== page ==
Pinaymootang First Nation hopes expanded health centre will improve services for flood-affected area
After years of advocating for more health services, the Pinaymootang Health Centre reopened on July 4
After years of advocating for more health care services, the Pinaymootang First Nation Health Centre opened its expanded facility on July 4, hoping its improved services will mean people in the community don't have to make the long trip to Winnipeg for care.
The expanded facility will offer more health care services for the rural community, about 220 kilometres northwest of Winnipeg in Manitoba's Interlake, and other surrounding areas that were deeply affected by flooding in 2011.
The new health centre has only been open for a week, but the nurses are already feeling the increased demand caused by offering more services, said health director Gwen Traverse.
"We have people coming from rural communities nearby," she said.
Regular doctor visits
The new services include doctors coming to the community twice a week, a satellite pharmacy, women's clinics, better home and community care, immunization care, foot care and more access to mental health services, said Traverse.
She said thanks to the new services being offered, many people from rural communities close to Pinaymootang are now heading there instead of driving to Winnipeg. The health centre is available to anyone who needs it.
The expansion was made possible through different partnerships with both the Interlake-Eastern Regional Health Authority and LifeSmart Health — an independent health-care provider offering services to Winnipeg and the surrounding area.
I want to become a hub centre where there can be service for our surrounding areas that were impacted by the flood.- Health director Gwen Traverse
The partnership between LifeSmart and the Pinaymootang Health Centre is a pilot project, said Traverse, which has helped expand the centre's services.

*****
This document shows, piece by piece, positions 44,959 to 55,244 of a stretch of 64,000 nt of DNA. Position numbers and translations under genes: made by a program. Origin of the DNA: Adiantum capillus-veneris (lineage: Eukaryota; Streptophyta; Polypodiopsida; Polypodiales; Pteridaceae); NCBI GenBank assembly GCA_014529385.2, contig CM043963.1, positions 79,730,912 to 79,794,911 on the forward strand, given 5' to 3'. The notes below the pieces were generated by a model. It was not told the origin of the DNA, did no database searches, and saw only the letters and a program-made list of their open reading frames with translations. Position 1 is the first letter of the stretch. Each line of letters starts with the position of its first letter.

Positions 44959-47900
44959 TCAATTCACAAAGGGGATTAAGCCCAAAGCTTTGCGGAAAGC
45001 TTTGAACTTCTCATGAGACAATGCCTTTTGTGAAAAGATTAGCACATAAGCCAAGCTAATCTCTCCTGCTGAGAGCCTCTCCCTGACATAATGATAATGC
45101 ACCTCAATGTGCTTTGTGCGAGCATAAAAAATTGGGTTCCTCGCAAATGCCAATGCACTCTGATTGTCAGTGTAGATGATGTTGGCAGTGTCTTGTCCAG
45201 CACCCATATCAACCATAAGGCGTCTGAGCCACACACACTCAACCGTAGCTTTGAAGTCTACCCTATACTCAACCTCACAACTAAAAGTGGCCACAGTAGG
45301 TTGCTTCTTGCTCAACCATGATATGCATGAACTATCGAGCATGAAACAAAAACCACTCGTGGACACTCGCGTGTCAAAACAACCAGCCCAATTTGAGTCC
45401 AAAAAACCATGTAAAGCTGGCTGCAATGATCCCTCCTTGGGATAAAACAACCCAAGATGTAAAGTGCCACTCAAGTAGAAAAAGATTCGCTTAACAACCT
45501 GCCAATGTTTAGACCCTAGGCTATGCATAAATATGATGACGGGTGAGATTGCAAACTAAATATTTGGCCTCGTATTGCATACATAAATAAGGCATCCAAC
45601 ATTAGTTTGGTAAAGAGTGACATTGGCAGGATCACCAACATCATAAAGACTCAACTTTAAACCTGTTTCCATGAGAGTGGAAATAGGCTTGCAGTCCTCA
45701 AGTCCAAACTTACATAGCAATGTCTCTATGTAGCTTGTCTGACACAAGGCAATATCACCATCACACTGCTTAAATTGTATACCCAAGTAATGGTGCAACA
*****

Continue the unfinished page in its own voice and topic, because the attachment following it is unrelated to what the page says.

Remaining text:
"We asked the community what they need and what they can use from us versus telling them what they need," said LifeSmart president Louis Chute.
Chute contacted Traverse earlier this year, and they worked out the details to start the pilot project, which began by providing a physician one day a week, but has already expanded with the pharmacy.
Chute plans to expand again soon to help the health centre offer specialty services, such as cardiac services and diabetes management.
"We think that the community should be able to benefit from the services that we have here [in Winnipeg]," he said.
"Rural health care just isn't like Winnipeg," said Traverse.
The First Nation is still recovering from the 2011 flood, during which a number of First Nations in the region were flooded. Some people from those communities were displaced for years.
An increase in mental health services has been needed since the flood, which damaged many homes, said Traverse.
People are also returning to their homes and communities and the increased mental health services will help them deal with any issues that stem from the flood, she said.
"I want to make sure there's continuity of care.… I want to become a hub centre where there can be service for our surrounding areas that were impacted by the flood," said Traverse.
"You can come to Pinaymootang and all these services are there."
The health centre offers training for its staff, hoping to provide any service that might be needed in the community.
"Pinaymootang is an accredited health facility. We like to always train [and] make sure our staff is fully trained in different aspects," such as well women's clinics to ensure that women are receiving the specific health services they need.